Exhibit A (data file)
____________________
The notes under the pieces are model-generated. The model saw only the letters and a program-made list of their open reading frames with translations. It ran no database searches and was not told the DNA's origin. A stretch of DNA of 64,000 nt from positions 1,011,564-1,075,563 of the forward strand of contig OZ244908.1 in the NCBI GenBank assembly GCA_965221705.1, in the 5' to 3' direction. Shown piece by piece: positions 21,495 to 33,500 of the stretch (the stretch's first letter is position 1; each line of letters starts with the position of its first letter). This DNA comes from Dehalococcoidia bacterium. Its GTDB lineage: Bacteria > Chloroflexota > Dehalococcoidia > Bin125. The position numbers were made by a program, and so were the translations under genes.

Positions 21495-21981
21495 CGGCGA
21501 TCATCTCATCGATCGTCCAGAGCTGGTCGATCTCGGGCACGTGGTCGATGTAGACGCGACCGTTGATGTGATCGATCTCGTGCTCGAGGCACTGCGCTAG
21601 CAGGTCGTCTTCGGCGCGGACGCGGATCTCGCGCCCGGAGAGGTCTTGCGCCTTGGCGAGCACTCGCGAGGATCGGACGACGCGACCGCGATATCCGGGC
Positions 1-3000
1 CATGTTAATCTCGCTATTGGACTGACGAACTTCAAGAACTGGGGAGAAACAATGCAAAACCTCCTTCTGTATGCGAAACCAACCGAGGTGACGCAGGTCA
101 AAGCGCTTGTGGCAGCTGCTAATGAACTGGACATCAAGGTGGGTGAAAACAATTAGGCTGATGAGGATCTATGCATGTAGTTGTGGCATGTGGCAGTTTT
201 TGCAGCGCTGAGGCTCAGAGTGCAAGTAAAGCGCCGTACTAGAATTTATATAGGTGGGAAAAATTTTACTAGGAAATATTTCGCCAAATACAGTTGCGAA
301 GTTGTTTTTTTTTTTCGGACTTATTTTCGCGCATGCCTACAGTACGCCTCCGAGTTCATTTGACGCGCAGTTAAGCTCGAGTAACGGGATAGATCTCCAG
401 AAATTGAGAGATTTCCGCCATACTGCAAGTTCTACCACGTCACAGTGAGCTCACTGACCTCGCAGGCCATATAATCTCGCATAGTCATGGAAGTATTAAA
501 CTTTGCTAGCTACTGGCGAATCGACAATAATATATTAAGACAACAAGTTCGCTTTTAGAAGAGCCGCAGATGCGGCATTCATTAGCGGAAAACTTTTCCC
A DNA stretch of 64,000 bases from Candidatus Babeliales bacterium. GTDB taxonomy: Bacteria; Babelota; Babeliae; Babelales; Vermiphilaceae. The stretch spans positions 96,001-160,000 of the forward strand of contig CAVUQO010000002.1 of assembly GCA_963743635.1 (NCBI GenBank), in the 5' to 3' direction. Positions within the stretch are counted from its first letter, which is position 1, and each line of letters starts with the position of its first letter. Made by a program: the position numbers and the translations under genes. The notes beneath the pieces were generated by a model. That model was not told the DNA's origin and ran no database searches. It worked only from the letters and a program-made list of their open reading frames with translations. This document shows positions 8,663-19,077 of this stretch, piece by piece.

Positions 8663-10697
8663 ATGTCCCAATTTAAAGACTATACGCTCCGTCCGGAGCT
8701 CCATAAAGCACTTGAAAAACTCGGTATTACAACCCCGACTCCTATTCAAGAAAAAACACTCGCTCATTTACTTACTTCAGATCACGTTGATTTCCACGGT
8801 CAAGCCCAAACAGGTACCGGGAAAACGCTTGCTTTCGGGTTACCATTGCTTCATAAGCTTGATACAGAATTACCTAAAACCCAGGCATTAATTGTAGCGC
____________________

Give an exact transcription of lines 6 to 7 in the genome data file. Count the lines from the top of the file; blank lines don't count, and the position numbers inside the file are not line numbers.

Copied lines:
Positions 1-3000
1 CATGTTAATCTCGCTATTGGACTGACGAACTTCAAGAACTGGGGAGAAACAATGCAAAACCTCCTTCTGTATGCGAAACCAACCGAGGTGACGCAGGTCA